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Colonization of the West

When the Oblates arrived in the Canadian North West, in 1845, to evangelize Aboriginal Peoples, they could not help but be aware of the process of colonization involving immigration and settlement that was happening throughout the world. Bishop Norbert Provencher, who welcomed the Oblates, had been in the North West for over 20 years, and had a very good grasp of the agricultural potential of the vast lands that comprised the prairies. At this time, as well, the fur trade was undergoing massive changes under the administration of the Hudson’s Bay Company, and through the competition of the American markets, which were encroaching into the land empire that was Rupert’s Land. All this was to have an enormous impact on the residents of the region.

So it was that when Bishop Provencher died in 1853 and was succeeded by Father Alexandre Taché, the latter, as well as becoming administrator to the burgeoning missions of the vast North West was obliged to pay close attention to political developments concerning the region. The HBC, a British concern, was under close scrutiny by the government of that country, and was soon to be forced to make concessions concerning the legal rights of the inhabitants of the North West Territories. This was not only with respect to their language but also governance, including giving them a place in the governing council of Assiniboia. Larger forces were at work and, massive changes were underway.

In the meantime, Bishop Taché was watching over his parishes in the Red River settlement, where, for several generations, the Métis had established themselves in traditional river lot settlements. The Métis were still hunting the buffalo herds; in fact, the buffalo hide trade, enabled by increased access to the American railroads, had become quite lucrative for them. Unfortunately, the herds were being eradicated by a combination of excessive hunting, and the merciless slaughter on American territory to prepare the Great Plains for ranching and agriculture.

As early as the 1830s, land pressures in Upper Canada (the predecessor of Ontario) left colonists without means to establish their sons, and, therefore, they began to look towards the West. Their campaign was incorporated into the planning of the Canadian Confederation in 1867. The new Government of Canada undertook talks to purchase Rupert’s Land from the HBC. It also began to build a road to the Red River from Ontario, and sent surveyors to survey the land that would soon be part of Canada. Unfortunately, the Anglophone surveyors had little regard for the traditional land use of the Métis, and proceeded to survey the land using the sectional method. This encroachment on land that had not yet been transferred to Canada led to the crisis of 1869-70, the creation of a provisional government by the Métis residents and, eventually, to the creation of the “postage stamp” province of Manitoba.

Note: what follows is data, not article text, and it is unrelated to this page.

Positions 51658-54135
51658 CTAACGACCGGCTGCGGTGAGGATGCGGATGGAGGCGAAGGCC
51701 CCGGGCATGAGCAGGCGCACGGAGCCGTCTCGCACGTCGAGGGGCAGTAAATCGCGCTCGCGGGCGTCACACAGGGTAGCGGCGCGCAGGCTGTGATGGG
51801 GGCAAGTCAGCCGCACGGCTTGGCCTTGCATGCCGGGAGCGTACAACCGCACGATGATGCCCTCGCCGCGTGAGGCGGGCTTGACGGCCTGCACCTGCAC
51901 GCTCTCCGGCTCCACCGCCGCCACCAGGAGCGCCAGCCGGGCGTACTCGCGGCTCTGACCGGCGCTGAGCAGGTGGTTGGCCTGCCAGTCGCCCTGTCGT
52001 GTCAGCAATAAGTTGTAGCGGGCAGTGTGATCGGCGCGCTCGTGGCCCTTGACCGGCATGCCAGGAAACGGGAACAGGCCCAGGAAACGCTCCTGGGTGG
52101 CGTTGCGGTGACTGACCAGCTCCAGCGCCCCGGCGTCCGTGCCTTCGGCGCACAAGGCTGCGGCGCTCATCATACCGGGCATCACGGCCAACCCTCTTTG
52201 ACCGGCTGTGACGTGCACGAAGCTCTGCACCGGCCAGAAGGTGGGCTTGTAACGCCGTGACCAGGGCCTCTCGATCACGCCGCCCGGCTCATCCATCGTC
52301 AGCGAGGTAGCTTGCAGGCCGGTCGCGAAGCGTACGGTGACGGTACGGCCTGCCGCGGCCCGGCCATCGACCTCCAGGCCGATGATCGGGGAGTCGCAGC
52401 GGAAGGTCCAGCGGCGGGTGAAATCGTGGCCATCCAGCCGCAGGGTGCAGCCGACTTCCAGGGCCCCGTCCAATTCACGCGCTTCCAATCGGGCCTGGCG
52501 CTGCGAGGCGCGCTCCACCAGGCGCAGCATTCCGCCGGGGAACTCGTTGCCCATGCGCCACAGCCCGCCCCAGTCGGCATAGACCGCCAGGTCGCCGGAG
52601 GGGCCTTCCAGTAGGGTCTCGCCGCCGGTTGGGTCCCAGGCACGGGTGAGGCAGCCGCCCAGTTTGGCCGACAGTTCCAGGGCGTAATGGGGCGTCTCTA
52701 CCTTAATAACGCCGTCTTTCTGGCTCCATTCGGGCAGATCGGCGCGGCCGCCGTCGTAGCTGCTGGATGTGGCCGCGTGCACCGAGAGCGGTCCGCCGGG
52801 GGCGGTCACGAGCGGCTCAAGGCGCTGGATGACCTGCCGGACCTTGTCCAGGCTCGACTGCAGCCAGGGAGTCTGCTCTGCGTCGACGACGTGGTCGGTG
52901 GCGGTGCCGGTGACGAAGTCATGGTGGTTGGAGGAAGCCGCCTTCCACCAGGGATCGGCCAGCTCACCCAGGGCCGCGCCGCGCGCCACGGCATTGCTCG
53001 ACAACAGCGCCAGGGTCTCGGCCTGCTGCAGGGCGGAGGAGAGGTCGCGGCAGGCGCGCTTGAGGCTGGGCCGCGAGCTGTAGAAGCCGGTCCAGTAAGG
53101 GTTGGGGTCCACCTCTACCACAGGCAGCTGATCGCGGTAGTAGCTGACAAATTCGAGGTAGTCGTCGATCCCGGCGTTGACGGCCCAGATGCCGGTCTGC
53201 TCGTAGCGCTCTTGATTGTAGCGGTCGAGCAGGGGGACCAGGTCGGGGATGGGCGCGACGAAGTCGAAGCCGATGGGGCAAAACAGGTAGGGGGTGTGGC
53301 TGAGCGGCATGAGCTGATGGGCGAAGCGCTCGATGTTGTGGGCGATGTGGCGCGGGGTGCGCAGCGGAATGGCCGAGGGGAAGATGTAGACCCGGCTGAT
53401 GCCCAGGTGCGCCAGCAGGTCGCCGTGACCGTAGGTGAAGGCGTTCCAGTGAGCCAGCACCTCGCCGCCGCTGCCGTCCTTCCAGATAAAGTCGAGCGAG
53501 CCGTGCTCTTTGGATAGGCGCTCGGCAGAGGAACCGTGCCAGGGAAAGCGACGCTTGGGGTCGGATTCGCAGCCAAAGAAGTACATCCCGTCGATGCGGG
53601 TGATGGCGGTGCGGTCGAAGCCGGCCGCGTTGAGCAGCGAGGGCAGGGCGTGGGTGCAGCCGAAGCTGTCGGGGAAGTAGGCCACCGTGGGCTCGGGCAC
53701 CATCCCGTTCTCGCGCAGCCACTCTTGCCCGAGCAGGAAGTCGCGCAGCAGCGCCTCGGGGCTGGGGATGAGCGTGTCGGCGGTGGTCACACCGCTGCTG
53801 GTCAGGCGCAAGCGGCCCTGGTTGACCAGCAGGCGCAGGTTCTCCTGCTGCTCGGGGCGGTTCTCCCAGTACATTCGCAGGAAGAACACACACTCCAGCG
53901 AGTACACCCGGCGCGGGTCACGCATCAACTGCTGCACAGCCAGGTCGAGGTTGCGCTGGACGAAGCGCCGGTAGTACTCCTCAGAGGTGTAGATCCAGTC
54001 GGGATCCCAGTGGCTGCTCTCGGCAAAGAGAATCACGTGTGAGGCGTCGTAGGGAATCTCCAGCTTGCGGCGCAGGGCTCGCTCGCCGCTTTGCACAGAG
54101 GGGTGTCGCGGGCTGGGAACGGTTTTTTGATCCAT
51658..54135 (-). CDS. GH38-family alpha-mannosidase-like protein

Following the transfer, not much goes well for the Métis. They find themselves overrun by Anglophone settlers from Ontario. The new settlers either help themselves to Métis lands without any regard to their traditional occupation rights, or else buy them for next to nothing from Métis who are leaving the colony in droves in an attempt to continue to lead their peaceful way of life in the face of the racism and violence they are subjected to following the Insurrection.

It is at this time that Bishop Taché, in the hope of finding good French-Canadian settlers for the Red River to come and take up lands that are being abandoned by the Métis (or in an attempt to incite the Métis to stay by consolidation of their numbers) sends Father Albert Lacombe to Québec to promote settlement in the West. The Oblates are also aware of the fact that the Métis are not farmers and they hope that by attracting French-Canadian settlers, the Métis could learn and adopt a more sedentary life style based on agrarian pursuits.

In the following years, the Oblates, particularly in the Dioceses of St Albert and St Boniface, would encourage their Francophone countrymen to come and take lands in Western Canada.

Discover the exciting history of the Métis Community and Francophone Community in dedicated articles.

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            For more on Missionary Oblates in Western Canada, visit Peel’s Prairie Provinces.

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